Bank of Scotland PMI report: recovery 'firmly embedded'
- 14 July 2014
- From the section Scotland business
The recovery in the Scottish economy has become "firmly embedded", according to Bank of Scotland chief economist Donald MacRae.
His comments came as the bank's latest survey of company purchasing managers showed business activity rising at its fastest pace for three months.
The manufacturing and service sectors both saw output expand at an accelerated rate last month.
As a result, employment in the private sector rose strongly.
The report suggested that the speed of job creation was the most marked since February's record high.
The Bank of Scotland PMI - which measures changes in manufacturing and services activity - climbed to a three-month high of 55.9 in June, up solidly from May's 13-month low of 54.
Any figure above 50 suggests economic expansion.
Rates of growth in service sector business activity and goods production were both the fastest since March.
Growth was further supported by progress on backlogs of work.
Factory output north of the border expanded solidly in June, which was attributed by survey respondents to increased demand and an associated rise in incoming new orders.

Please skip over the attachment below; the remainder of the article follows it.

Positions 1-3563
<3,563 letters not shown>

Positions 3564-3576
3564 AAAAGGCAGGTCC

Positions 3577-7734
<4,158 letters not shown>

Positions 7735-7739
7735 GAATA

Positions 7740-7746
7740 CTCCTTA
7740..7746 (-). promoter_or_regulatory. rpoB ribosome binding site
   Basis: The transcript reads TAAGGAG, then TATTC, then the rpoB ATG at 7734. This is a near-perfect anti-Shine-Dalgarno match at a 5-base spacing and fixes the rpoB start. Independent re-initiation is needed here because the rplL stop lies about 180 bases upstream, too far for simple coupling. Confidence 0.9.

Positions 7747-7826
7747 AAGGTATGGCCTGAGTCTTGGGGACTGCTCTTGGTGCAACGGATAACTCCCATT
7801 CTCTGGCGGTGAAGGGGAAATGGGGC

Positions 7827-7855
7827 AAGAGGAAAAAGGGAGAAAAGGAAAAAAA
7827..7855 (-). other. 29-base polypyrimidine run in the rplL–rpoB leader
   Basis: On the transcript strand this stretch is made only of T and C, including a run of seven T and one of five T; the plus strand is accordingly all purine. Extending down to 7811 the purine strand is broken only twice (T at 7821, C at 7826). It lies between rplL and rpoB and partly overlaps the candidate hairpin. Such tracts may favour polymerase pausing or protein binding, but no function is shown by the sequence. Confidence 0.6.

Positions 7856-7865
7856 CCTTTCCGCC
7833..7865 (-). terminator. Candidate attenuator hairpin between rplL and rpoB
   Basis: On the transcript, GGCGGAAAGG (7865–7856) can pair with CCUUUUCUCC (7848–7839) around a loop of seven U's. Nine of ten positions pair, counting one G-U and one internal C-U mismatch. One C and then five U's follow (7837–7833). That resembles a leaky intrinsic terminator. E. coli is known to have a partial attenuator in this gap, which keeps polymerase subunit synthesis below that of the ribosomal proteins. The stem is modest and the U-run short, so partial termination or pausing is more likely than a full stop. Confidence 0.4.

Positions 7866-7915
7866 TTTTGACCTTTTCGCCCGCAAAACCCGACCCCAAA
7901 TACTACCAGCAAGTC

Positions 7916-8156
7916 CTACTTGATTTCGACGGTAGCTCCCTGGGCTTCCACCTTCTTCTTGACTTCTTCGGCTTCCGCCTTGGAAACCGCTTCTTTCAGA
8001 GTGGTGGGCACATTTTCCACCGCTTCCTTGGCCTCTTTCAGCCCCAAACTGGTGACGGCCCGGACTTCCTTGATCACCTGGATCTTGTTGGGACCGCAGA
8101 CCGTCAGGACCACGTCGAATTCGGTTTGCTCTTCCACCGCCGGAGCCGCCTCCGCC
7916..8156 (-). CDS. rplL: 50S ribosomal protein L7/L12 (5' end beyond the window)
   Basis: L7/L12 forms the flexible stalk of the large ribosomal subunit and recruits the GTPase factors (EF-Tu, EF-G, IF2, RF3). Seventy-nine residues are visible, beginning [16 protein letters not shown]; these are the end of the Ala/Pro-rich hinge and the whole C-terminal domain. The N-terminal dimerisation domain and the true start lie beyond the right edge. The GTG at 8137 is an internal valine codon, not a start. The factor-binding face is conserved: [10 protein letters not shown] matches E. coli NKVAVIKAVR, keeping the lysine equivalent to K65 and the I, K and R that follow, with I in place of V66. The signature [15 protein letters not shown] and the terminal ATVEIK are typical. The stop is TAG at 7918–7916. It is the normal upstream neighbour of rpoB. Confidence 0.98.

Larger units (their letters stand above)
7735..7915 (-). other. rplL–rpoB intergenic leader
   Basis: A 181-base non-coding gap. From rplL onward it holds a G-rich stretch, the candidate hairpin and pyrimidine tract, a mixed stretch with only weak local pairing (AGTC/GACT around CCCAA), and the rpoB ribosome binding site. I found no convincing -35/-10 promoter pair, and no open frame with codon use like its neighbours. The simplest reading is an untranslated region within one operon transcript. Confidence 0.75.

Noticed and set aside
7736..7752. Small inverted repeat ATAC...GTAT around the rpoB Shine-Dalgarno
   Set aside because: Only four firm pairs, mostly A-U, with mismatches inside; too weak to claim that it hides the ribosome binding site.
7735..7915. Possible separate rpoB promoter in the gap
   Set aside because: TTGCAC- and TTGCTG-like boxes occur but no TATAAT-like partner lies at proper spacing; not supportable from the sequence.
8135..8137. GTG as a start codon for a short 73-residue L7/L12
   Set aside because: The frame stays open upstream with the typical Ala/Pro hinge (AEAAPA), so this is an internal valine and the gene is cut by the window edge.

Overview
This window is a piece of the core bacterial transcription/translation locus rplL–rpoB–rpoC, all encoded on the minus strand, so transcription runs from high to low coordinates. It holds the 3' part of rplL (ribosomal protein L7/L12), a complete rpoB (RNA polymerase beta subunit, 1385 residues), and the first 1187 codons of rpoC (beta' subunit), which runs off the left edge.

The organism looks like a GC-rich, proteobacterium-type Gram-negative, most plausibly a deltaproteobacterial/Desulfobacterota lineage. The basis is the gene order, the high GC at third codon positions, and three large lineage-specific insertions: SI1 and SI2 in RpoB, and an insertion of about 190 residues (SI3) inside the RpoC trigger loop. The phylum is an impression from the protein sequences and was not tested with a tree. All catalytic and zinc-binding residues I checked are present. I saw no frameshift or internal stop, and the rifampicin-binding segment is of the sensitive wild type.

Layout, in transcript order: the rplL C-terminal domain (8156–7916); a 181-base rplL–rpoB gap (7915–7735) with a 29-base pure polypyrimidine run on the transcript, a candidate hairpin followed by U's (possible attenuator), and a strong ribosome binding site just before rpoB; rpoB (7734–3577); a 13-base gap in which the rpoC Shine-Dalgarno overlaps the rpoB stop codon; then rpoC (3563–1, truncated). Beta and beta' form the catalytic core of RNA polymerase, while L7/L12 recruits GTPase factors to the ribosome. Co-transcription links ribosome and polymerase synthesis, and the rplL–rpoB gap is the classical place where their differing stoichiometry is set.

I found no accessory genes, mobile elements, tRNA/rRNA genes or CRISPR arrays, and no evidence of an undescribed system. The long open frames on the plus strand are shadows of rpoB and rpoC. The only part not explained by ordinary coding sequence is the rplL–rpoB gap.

Meanwhile, new export orders at manufacturers stabilised, after four successive months of declining international sales.
The survey has added further weight to recent evidence that Scotland's economic recovery has been gathering momentum.
Last week consultancy firm PwC's latest economic outlook suggested Scottish economic growth would pick up from 1.6% in 2013 to about 2.8% this year.
The figure for 2014 was revised up from the 2.4% projected by PwC in March.
The revised figure was slightly higher than that forecast in June by another leading forecaster, the Fraser of Allander Institute based at the University of Strathclyde.
Commenting on the PMI report, Mr MacRae said: "The PMI for June rebounded to 55.9, signalling the fastest pace of private sector growth for three months and extending the current run of expansion to 21 months.
"Growth was evident across both manufacturing and services, with business services leading the way.
"After four months of decline, new export orders stabilised while levels of new business rose across the economy.
"Employment growth was accompanied by rising salaries, providing further evidence of increasing business confidence.
"The recovery in the Scottish economy is now firmly embedded."